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Commensal fecal escherichia coli diversity in dairy cows at high and low risk for incurring subacute ruminal acidosis

Sharma, R., Munns, K., John, S.J., Penner, G., Oba, M., Topp, E., Beauchemin, K.A. (2009). Commensal fecal escherichia coli diversity in dairy cows at high and low risk for incurring subacute ruminal acidosis, 6(8), 973-980. http://dx.doi.org/10.1089/fpd.2009.0270

Abstract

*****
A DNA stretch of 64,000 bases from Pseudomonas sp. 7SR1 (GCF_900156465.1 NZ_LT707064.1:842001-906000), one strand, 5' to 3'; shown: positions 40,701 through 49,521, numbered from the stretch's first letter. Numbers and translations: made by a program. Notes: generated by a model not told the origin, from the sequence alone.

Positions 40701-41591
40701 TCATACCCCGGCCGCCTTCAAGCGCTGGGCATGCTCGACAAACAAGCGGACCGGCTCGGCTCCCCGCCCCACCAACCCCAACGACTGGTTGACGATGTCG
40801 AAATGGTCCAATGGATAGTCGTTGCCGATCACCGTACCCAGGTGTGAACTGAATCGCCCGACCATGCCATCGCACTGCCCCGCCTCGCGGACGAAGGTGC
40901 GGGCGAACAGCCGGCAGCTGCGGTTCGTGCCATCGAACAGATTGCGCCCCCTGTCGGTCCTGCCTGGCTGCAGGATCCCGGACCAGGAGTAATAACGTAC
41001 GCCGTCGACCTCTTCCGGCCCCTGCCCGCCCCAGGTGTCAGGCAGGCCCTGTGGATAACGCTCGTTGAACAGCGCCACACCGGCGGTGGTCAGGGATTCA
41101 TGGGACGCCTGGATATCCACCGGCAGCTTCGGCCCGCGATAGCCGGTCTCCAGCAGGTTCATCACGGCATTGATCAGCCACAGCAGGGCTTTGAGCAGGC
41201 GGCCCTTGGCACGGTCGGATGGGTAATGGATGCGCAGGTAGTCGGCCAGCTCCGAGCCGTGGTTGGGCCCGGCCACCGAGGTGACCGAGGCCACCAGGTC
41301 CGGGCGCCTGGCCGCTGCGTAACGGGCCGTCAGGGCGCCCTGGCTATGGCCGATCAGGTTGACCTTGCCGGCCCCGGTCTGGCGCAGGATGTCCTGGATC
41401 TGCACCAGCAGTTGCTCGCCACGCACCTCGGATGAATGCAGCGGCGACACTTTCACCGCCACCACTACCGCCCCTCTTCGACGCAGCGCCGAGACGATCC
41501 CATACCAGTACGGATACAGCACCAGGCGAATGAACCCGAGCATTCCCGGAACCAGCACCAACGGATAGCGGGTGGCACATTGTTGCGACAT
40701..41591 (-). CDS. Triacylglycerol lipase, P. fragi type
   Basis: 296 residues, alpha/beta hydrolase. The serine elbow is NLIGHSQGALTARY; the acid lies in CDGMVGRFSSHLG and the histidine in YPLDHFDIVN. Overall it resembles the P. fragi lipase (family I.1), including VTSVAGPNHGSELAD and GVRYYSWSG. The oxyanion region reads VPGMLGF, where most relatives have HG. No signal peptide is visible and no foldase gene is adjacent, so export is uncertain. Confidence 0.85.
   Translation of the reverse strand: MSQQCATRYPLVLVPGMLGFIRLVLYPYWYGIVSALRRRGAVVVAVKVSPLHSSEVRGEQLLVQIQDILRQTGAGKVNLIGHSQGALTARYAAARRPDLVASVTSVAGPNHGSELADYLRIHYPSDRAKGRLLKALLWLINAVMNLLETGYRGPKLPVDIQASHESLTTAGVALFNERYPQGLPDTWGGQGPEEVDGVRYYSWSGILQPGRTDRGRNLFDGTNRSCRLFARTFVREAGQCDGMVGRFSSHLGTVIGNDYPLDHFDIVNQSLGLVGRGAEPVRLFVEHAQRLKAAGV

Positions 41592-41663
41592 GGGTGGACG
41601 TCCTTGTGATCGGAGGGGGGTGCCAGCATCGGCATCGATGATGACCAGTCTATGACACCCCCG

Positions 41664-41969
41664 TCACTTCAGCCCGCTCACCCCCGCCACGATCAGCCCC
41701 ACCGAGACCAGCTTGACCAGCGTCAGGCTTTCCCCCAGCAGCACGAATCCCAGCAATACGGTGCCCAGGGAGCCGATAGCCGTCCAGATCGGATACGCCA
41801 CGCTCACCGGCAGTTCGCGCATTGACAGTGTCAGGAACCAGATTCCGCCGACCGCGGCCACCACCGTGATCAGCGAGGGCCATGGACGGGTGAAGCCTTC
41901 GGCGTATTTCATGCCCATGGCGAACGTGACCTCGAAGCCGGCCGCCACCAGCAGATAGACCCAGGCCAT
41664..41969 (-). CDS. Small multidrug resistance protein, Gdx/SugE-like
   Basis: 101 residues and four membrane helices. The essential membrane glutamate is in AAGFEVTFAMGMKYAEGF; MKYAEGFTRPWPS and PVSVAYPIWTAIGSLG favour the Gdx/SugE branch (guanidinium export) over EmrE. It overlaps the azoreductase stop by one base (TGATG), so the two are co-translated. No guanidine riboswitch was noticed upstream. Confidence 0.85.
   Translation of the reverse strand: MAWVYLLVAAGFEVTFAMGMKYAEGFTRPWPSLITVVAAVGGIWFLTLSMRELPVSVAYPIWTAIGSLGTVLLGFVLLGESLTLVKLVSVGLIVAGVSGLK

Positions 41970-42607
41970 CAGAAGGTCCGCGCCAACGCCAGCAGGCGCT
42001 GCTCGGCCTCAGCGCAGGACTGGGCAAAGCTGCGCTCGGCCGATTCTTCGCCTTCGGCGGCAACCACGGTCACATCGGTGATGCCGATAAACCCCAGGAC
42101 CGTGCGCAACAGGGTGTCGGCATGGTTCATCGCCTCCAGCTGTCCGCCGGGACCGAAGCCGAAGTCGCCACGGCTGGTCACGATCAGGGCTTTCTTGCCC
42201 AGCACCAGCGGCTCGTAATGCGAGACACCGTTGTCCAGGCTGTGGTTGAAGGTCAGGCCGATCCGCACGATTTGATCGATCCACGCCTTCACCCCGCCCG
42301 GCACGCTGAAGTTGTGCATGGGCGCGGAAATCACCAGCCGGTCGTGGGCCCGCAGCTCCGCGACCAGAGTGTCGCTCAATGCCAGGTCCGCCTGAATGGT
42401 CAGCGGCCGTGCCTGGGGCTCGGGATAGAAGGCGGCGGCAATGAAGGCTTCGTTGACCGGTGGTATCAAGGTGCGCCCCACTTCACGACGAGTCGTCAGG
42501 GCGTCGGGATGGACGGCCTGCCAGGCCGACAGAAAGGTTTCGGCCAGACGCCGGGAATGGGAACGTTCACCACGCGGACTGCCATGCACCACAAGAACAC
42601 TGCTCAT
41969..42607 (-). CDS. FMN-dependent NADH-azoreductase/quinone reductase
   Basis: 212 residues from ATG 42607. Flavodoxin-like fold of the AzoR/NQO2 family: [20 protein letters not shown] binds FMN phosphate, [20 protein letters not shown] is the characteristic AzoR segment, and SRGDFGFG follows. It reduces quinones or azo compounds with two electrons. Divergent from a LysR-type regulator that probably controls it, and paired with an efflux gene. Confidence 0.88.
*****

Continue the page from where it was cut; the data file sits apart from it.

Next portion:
Subacute ruminal acidosis (SARA) is a common digestive disorder in dairy cows characterized by prolonged periods of undesirably low rumen pH (<5.8) and is caused by the accumulation of volatile fatty acids in rumen. This disorder damages the ruminal mucosa, causes diarrhea, reduces dry matter intake (DMI), and can result in anorexia and death. In this study, nonlactating dairy cows were fed diets predisposing them to a high risk (HR; n=6) or a low risk (LR; n=6) for experiencing SARA. The goal was to investigate differences in antimicrobial resistance selection, proliferation, and characterization of Escherichia coli strain types among the two treatment groups. Fecal samples were used to isolate total, tetracycline-resistant (Tetr), and ampicillin-resistant E. coli, and selected isolates were examined. We found reduced total (1.2-fold) and Tetr (1.4-fold) E. coli in HR cows. Low ampicillin-resistant E. coli shedding was detected from both HR (0.22 colony forming unit/g) and LR (0.46 colony forming unit/g) cows. Overall, 39 pulsed-field gel electrophoresis (PFGE) profiles and 13 antibiotic resistance profiles (phenotypes) were identified from the total isolates examined (n=144). The LR cows exhibited diverse genotypes (22 PFGE profiles) clustering into seven restriction endonuclease digestion pattern clusters (REPCs) within total and Tetr E. coli. In comparison, isolates from HR animals showed increased genotypic relatedness (16 PFGE profiles and 13 REPC with comparable phenotypes). From both HR and LR cows, no significant differences in the detection of a particular phenotype were observed (p>0.05), and tet(A) allele was frequently detected among isolates from HR (45.2%) and tet(B) from LR (36.6%) cows. Changes in fecal E. coli genotypes should be explored further for its usefulness as an indicator for SARA since dairy cows are a reservoir of diverse E. coli strain types. Our results elucidate phenotypic and genotypic differences in fecal E. coli shed between HR and LR cows. Copyright 2009, Mary Ann Liebert, Inc.

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